Creston Valley horse owner and millwright create scratch-built manure spreader

Web Lead

  • Sep. 20, 2015 5:00 a.m.

(Above) Bob Domenjoz (left) and Don Stace-Smith with the manure spreader; (below) the gears and flails; (below story

When Bob Domenjoz wanted a new manure spreader, he did something better than simply buying a new one — he enlisted the help of longtime friend Don Stace-Smith to build one from scratch.

“It’s better than one that’s manufactured,” Domenjoz said. “It’s stronger. It won’t bend or twist.”

It was cheaper, too, said Domenjoz, owner of two miniature horses and a quarter horse. A new manufactured spreader would have been about $4,000 for one; this one was under $2,000.

Stace-Smith, a journeyman millwright, appreciated the opportunity to create something new. He built a boat when he was 14, and project in the decades since have included a crossbow pistol and geodesic dome.

“I’ve made all kinds of ‘weird things, strange and wonderful,’ my sister says,” said Stace-Smith.

He prefers to create only one of everything, though.

“The challenge is for the first one,” said Stace-Smith. “After that, you’re like a machine.”

Part of the challenge for this was to figure out the drive system, which required the wheels to propel the spreader forward, while the track in the bed and flails at the rear turn the opposite direction to spread the manure. The result is a complicated — at least, to the layperson — system of gears and chains.

“There’s a lot of little finicky work,” said Domenjoz (who has himself built a four-wheeled buggy — and wants to build an artillery tank).

“Even making square holes with a file takes time,” added Stace-Smith.

Altogether, the project took about two months of weekends and some evenings before it was completed Sept. 11.

Domenjoz laughed when he admitted to some surprise during the early stages of construction when he saw that the frame looked nothing like what he’d imagined.

“I had the frame upside-down and he couldn’t figure out what was going on,” said Stace-Smith.

“Now, I can take it apart and put it back together,” added Domenjoz.

The project turned out to be a success, and with the quad painted a slick red and black, matching the quad used to pull it, Domenjoz has found the scratch-built manure spreader to be quite a time saver. It holds about a ton, and it takes him 10 minutes load it and five to unload it.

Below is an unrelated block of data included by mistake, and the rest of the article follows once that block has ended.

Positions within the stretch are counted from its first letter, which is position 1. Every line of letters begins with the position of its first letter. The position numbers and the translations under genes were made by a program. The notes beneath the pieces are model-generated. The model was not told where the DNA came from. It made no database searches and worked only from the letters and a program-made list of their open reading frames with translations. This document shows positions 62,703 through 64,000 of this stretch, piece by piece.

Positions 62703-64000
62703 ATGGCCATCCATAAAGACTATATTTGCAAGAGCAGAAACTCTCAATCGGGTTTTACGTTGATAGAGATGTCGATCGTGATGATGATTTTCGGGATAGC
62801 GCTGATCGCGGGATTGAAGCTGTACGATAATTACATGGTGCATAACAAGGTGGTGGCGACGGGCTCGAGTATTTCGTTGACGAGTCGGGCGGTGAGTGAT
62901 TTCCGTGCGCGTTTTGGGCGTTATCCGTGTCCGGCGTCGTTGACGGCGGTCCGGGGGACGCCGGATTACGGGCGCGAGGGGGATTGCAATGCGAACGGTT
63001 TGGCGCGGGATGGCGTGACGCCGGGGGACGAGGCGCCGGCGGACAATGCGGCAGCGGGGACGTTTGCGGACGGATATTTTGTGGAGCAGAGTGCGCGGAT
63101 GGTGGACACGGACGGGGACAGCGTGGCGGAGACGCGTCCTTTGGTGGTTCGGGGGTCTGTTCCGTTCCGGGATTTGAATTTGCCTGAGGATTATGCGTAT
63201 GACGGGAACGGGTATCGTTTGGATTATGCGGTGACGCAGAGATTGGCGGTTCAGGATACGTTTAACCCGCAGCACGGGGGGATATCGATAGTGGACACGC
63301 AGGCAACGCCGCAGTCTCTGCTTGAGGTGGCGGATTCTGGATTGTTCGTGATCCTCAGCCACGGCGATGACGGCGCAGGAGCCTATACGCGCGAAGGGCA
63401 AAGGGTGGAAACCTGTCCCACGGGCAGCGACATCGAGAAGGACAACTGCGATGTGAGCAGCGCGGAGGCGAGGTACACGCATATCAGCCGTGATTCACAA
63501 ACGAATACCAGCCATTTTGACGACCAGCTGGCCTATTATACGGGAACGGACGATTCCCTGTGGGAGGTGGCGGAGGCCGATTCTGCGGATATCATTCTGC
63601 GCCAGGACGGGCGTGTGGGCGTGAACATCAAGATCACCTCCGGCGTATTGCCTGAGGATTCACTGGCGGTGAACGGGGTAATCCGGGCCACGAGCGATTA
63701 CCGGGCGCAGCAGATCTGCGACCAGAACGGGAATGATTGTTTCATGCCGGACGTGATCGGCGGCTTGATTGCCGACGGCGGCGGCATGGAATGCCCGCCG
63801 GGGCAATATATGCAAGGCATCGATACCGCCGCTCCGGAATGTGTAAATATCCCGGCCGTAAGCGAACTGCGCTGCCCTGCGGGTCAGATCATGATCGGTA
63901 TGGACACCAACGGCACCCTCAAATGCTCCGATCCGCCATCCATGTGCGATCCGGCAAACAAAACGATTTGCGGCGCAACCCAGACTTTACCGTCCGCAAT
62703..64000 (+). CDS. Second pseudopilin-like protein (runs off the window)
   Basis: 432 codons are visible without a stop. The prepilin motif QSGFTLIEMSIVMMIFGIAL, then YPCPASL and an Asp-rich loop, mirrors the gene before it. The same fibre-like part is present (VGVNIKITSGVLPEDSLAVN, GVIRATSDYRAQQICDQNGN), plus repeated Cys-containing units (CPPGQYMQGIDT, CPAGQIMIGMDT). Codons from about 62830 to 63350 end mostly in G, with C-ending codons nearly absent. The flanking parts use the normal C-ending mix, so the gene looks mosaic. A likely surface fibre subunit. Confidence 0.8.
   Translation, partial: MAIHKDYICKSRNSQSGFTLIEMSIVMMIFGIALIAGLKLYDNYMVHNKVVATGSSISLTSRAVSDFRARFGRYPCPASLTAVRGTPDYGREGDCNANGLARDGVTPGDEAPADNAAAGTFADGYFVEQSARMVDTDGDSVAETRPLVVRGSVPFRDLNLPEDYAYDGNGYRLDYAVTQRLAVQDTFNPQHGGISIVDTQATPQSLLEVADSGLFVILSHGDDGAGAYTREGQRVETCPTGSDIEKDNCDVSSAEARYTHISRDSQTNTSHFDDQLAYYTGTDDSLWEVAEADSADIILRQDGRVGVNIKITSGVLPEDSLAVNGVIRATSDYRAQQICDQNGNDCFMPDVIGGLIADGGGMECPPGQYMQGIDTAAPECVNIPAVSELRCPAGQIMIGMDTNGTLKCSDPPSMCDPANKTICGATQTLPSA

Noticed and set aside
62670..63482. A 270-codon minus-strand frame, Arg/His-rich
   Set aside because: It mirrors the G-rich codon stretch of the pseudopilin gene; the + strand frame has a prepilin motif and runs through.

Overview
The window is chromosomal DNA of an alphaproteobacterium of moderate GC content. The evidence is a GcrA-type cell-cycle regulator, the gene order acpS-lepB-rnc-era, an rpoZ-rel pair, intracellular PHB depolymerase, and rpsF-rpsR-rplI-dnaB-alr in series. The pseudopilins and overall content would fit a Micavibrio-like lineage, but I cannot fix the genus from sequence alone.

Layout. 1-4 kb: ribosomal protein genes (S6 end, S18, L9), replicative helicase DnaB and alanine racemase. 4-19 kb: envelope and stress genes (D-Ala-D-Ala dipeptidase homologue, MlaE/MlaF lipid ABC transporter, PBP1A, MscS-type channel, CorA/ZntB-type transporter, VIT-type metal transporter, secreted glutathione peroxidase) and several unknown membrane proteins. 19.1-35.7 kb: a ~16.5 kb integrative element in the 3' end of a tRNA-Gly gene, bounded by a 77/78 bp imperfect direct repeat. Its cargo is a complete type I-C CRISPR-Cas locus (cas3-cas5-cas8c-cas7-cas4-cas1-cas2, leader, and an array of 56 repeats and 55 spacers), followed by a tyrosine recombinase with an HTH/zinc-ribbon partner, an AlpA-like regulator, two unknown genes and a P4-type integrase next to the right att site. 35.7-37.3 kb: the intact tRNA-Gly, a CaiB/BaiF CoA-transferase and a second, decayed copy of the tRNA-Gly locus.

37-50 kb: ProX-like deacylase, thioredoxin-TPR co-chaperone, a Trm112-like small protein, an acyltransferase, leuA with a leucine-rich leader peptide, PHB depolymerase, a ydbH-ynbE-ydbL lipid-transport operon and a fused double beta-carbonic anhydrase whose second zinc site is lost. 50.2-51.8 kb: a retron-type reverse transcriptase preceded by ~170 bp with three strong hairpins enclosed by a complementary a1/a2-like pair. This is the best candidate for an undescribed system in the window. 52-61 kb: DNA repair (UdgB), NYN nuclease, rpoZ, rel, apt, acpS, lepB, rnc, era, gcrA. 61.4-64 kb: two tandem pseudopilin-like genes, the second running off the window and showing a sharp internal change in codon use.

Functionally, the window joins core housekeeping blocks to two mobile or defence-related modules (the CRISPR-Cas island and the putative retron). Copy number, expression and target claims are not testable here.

“For me, it’s a miracle,” said Domenjoz. “I don’t have to shovel anymore.

“I just put it in gear and away I go.”

Just Posted

ASC approves their work plan and reviews spatial analysis

FireWise Consulting Ltd. provided an overview of two components for the ASC to consider.

Hospice continues to serve

For more than 30 years, volunteers with the Creston Valley Hospice Society… Continue reading

Local singers to perform in Carnegie Hall, NY

Boundless vocal ensemble which features 10 singers from Bonners Ferry, Sandpoint, and Creston, BC

VIDEO: Highway 3A reopened after mudslide cleared

A mudslide closed Highway 3A between Castlegar and Nelson just north of the Brilliant Dam on Wednesday.

Bad behaviour dominates police week

Bad behaviour, some fueled by alcohol, was the running theme as Creston RCMP responded to 57 calls for assistance from April 10-17, Staff Sergeant Ryan Currie said on Tuesday.

REPLAY: B.C. this week in video

In case you missed it, here’s a look at replay-worthy highlights from across the province this week

Fire near Baynes Lake

On Sunday, April 22, a fire was discovered in the Baynes Lake area.

Dix says B.C. remains focused on fighting youth overdoses in wake of teen’s death

Elliot Eurchuk’s parents say he died at his Oak Bay home after taking street drugs

Final week for ALR input

Public consultation process closes April 30

‘When everybody leaves: Counselling key to help Humboldt move on after bus crash

Dealing with life after a tragedy can be the worst part following a loss

Half-naked shooter guns down four, runs away in Nashville Waffle House shooting

Nashville police say they are looking for Travis Reinking in connection with the shooting

Child’s body found in river downstream from where boy went missing during flood

Three-year-old Kaden Young was swept out of his mother’s arms in February

B.C. VIEWS: Eliminating efficiency for farm workers

Don’t worry, NDP says, the B.C. economy’s booming

B.C. student makes short-list for autism advocacy award

Brody Butts honoured for his role as a mentor and self-advocate

Most Read